If the album business model is collapsing, the frantic rush to everything else is at least interesting. Hip hop as a genre, of course, came from a deconstruction and reconstruction of the album, from the early evolution of DJ techniques and sampling. So, the fact that Wu Tang is skipping the conventional release altogether is new, but it’s also connected to history. Sure, plenty of artists have gone for remix contests and the like. What’s different in Wu Tang’s case is that this time, the debut track “So Many Detailz” from their Parent Advisory will head straight to Blend as …

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Moby Opens Up Project Files for Remixing in Ableton, Pro Tools [Exclusive Details, VIP Code]

What do you do when you’ve been one of the biggest impacts on electronic music, outlasting a succession of trends and fads, remaining one of the best-known names in sound? I mean, you can’t just start giving things away, right? Actually, if you’re Moby, that’s exactly what you do. He wants you to collaborate with him – and he’s made it really easy (even if you want to get something out of the result). It’s safe to say Moby is different from many of his peers. At the young age of 48, Moby has managed to be a presence in …

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Add Musicians Across the World As Easily as a Plug-in: VST Connect Pro

With Facebook and WhatsApp and FaceTime and Skype, we can be chatting with anyone in the world. Why not also recording music with them, via MIDI or audio? Steinberg’s vision of bringing Minority Report-style hand-waving to moving your transport controls may or may not be something you’d actually want to do – cool factor aside. But the other announcement this week that echoes science fiction films is a technology for letting you record musicians from far-off places. (Remember video conferencing in 2001? Or that horrible scene in Back to the Future 2? I digress.) Online collaboration is something many, many …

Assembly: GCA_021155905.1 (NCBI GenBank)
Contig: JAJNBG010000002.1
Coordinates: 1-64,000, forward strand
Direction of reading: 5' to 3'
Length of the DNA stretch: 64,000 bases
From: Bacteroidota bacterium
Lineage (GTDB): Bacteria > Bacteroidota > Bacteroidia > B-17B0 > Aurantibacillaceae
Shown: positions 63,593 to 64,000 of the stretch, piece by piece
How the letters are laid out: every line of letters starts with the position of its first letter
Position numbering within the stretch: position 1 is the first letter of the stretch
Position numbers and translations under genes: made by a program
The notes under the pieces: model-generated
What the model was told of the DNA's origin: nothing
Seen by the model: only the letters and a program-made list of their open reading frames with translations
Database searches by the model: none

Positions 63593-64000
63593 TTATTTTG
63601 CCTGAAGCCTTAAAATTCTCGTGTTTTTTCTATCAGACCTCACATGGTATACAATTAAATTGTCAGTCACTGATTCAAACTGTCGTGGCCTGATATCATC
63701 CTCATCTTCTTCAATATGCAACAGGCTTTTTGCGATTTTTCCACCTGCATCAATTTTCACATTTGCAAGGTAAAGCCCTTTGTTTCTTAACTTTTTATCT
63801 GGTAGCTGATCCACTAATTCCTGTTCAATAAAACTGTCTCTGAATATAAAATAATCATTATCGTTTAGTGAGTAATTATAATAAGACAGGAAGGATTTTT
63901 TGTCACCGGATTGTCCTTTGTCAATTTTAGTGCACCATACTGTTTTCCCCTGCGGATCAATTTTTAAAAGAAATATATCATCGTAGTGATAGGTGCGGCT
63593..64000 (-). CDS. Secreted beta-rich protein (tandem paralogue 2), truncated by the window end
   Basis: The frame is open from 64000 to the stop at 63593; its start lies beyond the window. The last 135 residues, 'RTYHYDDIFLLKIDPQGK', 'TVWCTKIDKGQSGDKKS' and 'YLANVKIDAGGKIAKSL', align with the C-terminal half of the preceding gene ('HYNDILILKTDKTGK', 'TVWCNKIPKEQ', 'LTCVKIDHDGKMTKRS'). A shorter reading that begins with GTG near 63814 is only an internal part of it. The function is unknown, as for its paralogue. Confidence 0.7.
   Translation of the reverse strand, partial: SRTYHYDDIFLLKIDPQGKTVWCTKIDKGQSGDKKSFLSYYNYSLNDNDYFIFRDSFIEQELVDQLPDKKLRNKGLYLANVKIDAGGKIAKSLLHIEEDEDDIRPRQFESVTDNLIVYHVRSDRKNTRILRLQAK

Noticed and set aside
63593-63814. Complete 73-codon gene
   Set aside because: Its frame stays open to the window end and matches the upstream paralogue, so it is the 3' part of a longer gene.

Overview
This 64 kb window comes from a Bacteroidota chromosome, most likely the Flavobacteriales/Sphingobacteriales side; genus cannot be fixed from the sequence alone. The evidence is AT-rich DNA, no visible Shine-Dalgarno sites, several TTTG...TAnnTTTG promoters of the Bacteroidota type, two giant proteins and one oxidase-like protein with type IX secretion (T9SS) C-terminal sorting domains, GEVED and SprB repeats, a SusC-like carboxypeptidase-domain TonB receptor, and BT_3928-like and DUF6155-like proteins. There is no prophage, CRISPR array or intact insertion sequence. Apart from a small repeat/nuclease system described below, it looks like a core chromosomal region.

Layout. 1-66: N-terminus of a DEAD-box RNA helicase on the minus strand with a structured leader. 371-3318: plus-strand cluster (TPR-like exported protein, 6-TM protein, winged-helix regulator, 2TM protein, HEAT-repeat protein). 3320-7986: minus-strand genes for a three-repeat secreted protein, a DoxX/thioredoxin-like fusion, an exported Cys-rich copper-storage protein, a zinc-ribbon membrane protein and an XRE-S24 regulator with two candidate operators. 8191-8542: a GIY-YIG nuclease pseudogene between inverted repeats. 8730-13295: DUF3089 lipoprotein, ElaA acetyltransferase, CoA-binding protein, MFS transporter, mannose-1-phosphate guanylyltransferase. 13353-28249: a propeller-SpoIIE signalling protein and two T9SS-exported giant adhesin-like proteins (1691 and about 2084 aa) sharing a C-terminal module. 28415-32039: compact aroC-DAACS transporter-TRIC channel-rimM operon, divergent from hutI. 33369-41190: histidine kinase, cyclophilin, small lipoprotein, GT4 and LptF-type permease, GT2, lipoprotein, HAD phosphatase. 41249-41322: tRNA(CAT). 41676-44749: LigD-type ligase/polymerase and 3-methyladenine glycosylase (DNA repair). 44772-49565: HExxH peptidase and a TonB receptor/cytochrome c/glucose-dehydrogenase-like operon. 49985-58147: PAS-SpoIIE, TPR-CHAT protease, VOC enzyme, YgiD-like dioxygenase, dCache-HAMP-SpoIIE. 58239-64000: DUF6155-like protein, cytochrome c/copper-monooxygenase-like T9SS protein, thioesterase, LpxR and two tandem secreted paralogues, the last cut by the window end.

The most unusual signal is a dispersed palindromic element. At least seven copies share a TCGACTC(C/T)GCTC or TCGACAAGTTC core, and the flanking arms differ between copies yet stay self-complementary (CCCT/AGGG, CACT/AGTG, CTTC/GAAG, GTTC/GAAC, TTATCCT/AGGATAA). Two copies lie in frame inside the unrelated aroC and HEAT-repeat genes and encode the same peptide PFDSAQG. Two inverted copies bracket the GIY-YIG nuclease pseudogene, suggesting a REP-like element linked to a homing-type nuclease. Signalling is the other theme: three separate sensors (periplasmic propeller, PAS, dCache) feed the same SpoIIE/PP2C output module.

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Turning 24 Touch Displays into a Multi-Player OS: Obscura's Steve Mason [NXNE]

15,360 x 3240 resolution on 24 interconnected touch displays: this is no iPad. Toronto-based freelancer Amanda Connon-Unda headed to Toronto’s hottest interactive conference for CDM to catch Obscura’s Steve Mason, revealing what it’s like to design a massively-multiplayer “spatial” OS. It’s been a long journey as the SF firm went from thinking big with projection mapping to rethinking touch interaction. Here’s what Amanda learned. -PK Steve Mason is brimming with enthusiasm. The VP of innovation at San Francisco’s Obscura Digital is describing the new design of their spatial operating system, before a crowd gathered at the North by Northeast Interactive …

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Turning 24 Touch Displays into a Multi-Player OS: Obscura’s Steve Mason [NXNE]

15,360 x 3240 resolution on 24 interconnected touch displays: this is no iPad. Toronto-based freelancer Amanda Connon-Unda headed to Toronto’s hottest interactive conference for CDM to catch Obscura’s Steve Mason, revealing what it’s like to design a massively-multiplayer “spatial” OS. It’s been a long journey as the SF firm went from thinking big with projection mapping to rethinking touch interaction. Here’s what Amanda learned. -PK Steve Mason is brimming with enthusiasm. The VP of innovation at San Francisco’s Obscura Digital is describing the new design of their spatial operating system, before a crowd gathered at the North by Northeast Interactive …